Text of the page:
Zero to 180 – Three Minute Magic

Discoveries of a Pop Music Archaeologist

“Celeste”: Makes a Tinkly Sound

In this black & white solo performance, Donovan tells us that “Celeste” is just a “pretty girl’s name” — but I respectfully disagree.  I find Donovan’s original 1966 studio recording “Celeste” to be a particularly effective one in capturing a certain incipient sound (and let’s be honest, I think much of it has to do with the mellotron) – the sound, in fact, of 1967, albeit one year early in order to same time:

“Celeste”     Donovan     1967

Sure enough, as one would hope, given the song’s title, an actual celeste makes its appearance around the 2:06 mark.  Unlike a piano, the celeste (also known as celesta) employs its hammers to strike metal keys, not strings.

celeste by Mustel of Paris

Celeste by Mustel of ParisDespite the song’s strong commercial potential (in my humble opinion), I have to say I am a little surprised to see “Celeste” remain solely an album track but with one interesting exception:  “Celeste” also enjoyed release on a Sunshine Superman EP – but only for the German market.

Also worth noting:  Scott (“Be Sure to Wear Flowers in Your Hair”) McKenzie released his own version of “Celeste” as the B-side of the uplifting and affirmative, “No, No, No, No, No.”

The Celeste in Rock, Pop & Soul:  Not Just for Symphonies

When I read Ray Charles’ memoir (his collaboration with David Ritz), I remember my brain being tickled by the fact that Charles played a celeste – a “serious” instrument more commonly associated with an orchestra – on one of his earlier jazz-inflected blues from 1949, “Baby Let Me Hold Your Hand.”  This blog piece about Donovan’s psych pop classic, “Celeste” got me to thinking:  what other rock, pop, jazz and soul tunes have also utilized the services of a celeste?   Here’s a short, though by no mean definitive, list —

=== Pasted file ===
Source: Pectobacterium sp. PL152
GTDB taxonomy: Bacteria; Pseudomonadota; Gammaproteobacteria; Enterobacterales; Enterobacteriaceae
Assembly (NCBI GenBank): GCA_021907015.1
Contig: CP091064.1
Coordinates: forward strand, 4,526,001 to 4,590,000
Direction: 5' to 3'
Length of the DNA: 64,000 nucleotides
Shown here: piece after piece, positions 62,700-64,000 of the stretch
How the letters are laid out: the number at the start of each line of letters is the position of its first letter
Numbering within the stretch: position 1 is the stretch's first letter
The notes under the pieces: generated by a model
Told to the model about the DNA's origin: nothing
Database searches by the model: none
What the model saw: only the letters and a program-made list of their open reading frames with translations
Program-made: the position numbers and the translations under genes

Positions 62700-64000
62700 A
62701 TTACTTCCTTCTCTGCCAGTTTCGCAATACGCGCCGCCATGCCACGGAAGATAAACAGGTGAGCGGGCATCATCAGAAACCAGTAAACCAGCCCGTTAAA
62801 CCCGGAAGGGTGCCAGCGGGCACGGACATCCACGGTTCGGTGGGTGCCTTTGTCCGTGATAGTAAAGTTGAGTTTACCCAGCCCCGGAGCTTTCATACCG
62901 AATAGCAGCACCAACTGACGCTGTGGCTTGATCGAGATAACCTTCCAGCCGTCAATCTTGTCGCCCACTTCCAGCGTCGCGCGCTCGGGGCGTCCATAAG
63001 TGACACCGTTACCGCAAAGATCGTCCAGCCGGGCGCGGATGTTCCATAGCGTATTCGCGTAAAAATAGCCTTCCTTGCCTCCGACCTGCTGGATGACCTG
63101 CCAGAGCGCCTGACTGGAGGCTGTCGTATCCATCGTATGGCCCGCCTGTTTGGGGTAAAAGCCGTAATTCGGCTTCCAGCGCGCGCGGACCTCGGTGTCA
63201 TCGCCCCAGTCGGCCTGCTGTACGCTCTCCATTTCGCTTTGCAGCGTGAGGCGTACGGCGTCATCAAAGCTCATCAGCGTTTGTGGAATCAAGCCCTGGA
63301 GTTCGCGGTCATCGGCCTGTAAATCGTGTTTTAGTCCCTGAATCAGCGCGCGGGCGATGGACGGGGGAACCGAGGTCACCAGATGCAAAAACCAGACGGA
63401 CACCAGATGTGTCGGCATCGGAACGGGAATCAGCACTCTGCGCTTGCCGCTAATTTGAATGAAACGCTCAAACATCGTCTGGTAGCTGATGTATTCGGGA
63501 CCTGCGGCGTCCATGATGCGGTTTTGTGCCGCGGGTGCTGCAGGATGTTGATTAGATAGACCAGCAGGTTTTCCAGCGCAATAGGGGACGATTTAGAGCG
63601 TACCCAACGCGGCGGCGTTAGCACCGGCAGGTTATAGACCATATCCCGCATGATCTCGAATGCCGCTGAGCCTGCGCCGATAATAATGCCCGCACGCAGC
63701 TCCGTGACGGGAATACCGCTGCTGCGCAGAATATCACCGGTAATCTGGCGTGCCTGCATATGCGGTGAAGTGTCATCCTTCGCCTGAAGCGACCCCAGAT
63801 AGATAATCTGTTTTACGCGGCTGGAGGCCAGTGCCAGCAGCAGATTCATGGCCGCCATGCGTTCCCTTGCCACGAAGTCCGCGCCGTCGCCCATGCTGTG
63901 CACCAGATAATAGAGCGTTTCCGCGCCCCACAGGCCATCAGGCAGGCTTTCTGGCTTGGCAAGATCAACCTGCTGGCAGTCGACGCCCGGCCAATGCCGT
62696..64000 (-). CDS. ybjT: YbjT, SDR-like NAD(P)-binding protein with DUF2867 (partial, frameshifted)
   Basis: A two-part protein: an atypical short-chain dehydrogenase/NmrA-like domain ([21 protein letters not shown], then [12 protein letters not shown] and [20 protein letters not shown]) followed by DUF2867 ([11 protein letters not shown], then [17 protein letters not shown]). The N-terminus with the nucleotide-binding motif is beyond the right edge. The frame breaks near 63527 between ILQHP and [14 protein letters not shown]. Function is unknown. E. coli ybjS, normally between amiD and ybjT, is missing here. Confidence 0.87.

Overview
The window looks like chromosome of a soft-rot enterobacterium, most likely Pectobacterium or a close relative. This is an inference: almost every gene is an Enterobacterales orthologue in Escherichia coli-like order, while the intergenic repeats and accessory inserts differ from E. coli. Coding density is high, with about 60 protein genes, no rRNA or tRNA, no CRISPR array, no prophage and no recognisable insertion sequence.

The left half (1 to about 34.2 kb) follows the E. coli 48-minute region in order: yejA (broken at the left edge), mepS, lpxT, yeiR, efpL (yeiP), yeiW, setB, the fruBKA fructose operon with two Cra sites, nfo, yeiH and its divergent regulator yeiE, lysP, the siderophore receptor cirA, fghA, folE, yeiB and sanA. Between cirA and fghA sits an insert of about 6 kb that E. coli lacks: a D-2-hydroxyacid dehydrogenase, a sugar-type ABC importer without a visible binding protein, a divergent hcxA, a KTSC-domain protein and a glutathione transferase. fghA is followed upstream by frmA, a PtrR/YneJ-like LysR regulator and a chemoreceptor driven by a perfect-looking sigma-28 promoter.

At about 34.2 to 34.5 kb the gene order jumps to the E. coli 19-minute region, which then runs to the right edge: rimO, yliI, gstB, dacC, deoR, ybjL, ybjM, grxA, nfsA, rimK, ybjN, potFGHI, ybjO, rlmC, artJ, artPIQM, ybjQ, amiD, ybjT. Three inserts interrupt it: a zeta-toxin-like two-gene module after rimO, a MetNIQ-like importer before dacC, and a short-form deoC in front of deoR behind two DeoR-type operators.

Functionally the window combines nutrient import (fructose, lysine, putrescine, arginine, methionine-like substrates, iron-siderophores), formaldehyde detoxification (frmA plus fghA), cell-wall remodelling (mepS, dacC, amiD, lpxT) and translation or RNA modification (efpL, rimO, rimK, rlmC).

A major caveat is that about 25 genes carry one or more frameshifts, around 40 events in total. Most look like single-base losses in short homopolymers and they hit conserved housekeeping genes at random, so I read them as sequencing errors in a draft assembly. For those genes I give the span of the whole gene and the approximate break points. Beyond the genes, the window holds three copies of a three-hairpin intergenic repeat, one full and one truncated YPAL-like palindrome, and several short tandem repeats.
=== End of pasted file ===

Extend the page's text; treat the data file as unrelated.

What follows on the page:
"Basin Street Blues"            Louis Armstrong's Hot Five    1928
"I'll Never Smile Again"        Frank Sinatra                 1940
"Baby Let Me Hold Your Hand"    Ray Charles                   1949
"In the Wee Small Hours"        Frank Sinatra                 1955
"Everyday"                      Buddy Holly                   1957
"Wurlitzer and Celeste"         Sun Ra                        1964
"Baby It's You"                 The Beatles                   1964
"Girl Don't Tell Me"            The Beach Boys                1965
"Celeste"                       Donovan                       1966
"Sunday Morning"                Velvet Underground            1966
"The Gnome"                     Pink Floyd                    1967
"Cadence and Cascade"           King Crimson                  1970
"Penetration"                   The Stooges                   1973

Odd to find EMI recording group, Pink Floyd, issued on Capitol imprint, Tower

Pink Floyd 45

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